In my recent column I expressed views concerning the atomic bombing of Hiroshima and Nagasaki. My views of the bombings were largely affected by reading about and seeing pictures of the A-bombing as an 11-year-old, having just been released from Amache internment camp.

I was torn between being an American, though abused by my own  country, and being Japanese, feeling a kinship with those annihilated, not only in Hiroshima/Nagasaki, but in several cities in Japan destroyed by fire-bombing in the months prior to the A-bombing.

I have lived with this conflict for the 70 years since these tragedies, but said in the column that, at last, I welcomed the opportunity to express the sorrow I feel for the victims and the anger I feel toward my own government, as well the shame I feel as an American being a party to this crime against humanity.

Coincidently, The Rafu, the day after my column appeared, released the results of a Pew poll that surveyed Americans and Japanese about their views concerning the A-bombing. Not surprisingly, 56% of Americans said the A-bombings of Hiroshima/Nagasaki were justified and 34% thought they were not. Also, not surprisingly, 14% of Japanese thought the bombings were justified, and 79% thought they were not.

I would be very interested in the results if there was similar poll taken in the JA community.

David Watanabe is a Hawaiian Sansei who has, on occasion, sent me his views via email. I get very few responses to my columns, and as I have noted previously, they come mainly from Hawaiian JAs. As I have noted in another column, I believe Hawaiian JAs are more expressive of their opinions. I attribute this to their being raised in a community where they have not experienced the suppression experienced by mainland JAs. I would be interested in hearing from Hawaiian and mainland JAs on this.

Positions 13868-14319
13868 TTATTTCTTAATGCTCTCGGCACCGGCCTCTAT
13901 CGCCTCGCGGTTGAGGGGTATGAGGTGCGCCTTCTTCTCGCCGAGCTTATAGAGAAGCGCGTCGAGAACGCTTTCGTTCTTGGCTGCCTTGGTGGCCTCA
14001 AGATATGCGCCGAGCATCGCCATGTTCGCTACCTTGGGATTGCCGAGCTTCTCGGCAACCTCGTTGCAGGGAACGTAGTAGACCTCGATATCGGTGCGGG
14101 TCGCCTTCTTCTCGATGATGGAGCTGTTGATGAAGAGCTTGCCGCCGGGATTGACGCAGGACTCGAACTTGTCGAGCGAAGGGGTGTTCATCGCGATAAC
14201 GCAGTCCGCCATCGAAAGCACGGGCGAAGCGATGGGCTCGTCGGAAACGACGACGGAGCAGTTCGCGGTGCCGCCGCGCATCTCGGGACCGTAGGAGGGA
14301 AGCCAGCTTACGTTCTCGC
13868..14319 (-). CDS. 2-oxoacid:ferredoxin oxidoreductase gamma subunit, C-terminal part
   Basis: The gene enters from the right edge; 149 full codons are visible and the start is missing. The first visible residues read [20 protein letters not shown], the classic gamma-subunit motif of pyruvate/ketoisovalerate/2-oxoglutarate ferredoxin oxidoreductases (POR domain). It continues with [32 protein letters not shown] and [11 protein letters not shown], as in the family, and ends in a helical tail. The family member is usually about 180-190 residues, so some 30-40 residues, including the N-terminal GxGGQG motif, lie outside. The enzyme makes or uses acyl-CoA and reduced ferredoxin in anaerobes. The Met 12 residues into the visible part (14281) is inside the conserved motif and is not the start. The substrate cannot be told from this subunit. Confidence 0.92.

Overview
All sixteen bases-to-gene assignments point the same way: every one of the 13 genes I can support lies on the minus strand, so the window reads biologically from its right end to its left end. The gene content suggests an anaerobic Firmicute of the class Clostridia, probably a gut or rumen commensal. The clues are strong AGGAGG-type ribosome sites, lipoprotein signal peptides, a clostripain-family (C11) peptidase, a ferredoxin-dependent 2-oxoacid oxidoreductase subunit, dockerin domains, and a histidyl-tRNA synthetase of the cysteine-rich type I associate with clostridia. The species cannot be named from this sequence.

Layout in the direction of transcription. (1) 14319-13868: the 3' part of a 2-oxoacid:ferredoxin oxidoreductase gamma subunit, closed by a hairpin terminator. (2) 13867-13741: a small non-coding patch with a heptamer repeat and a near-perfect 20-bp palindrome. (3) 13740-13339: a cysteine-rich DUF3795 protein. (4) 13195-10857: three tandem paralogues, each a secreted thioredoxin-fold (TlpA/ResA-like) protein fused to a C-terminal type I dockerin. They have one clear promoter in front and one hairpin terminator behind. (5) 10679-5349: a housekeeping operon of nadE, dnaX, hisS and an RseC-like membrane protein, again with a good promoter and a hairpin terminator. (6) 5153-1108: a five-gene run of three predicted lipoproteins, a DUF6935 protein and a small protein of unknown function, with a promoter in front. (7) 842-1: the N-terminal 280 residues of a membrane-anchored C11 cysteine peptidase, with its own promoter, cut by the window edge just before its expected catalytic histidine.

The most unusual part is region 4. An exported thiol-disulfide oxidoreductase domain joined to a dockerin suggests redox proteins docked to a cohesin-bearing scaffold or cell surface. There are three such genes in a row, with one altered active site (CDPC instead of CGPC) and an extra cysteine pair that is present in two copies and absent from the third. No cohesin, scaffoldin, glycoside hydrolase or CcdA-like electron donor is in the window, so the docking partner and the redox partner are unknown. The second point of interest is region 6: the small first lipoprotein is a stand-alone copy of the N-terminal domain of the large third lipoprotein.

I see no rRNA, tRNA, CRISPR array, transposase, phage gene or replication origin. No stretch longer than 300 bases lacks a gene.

Nonetheless, with his permission, I am copying David’s recent message to me:

“Hi Phil,
long time no talk!! Your April 7 Rafu article was right on the mark. I am of the same opinion as I enter my 8th decade, one decade behind you. The older I get the more I learn about the world and our country, U.S.A.

“Contrary to what you wrote, though, I cannot say our country is ‘great.’ Good, yes, but not great. Besides the atomic bombing we’ve done other terrible things including Vietnam, Iraq, and interfering with the affairs of other countries, including supporting dictators.

“And as for taking care of our own people we have politicians who want to deny (repeal Obamacare) medical care to the ones who can’t afford it. Until we take care of our own people and honestly deal with other countries, I cannot say the U.S. is a great country. But we are probably the best we got.

“Good health to you. —
Dave in Pasadena”

My response:

“Hi, David. Good to hear from you again. We don’t often talk about these controversial things in public, especially when we take a position that we know runs counter to what is probably a popular position. A big advantage about being in the 9th decade is you stop being so concerned about what others think.

“In spite of all that is wrong with this country, I have to try to look at the U.S. from all sides.

“When those of us were sent away to camp, it felt like being abused by one of your parents. Redress helped a lot to remedy this.

“I agree with you that the disastrous conflicts we engaged in came about after insane policies. America, for good or ill, is all I have and will ever have. Seen in this way, I have to be positive.

“What keeps me going is the need to make things better. Gandhi is quoted as saying something like, ‘Happiness is putting into action those things you believe in.’ I am doing my best to do this and I have never been happier in my life.

“Aloha — Phil”


Phil Shigekuni writes from San Fernando Valley and can be contacted at The opinions expressed are not necessarily those of The Rafu Shimpo.

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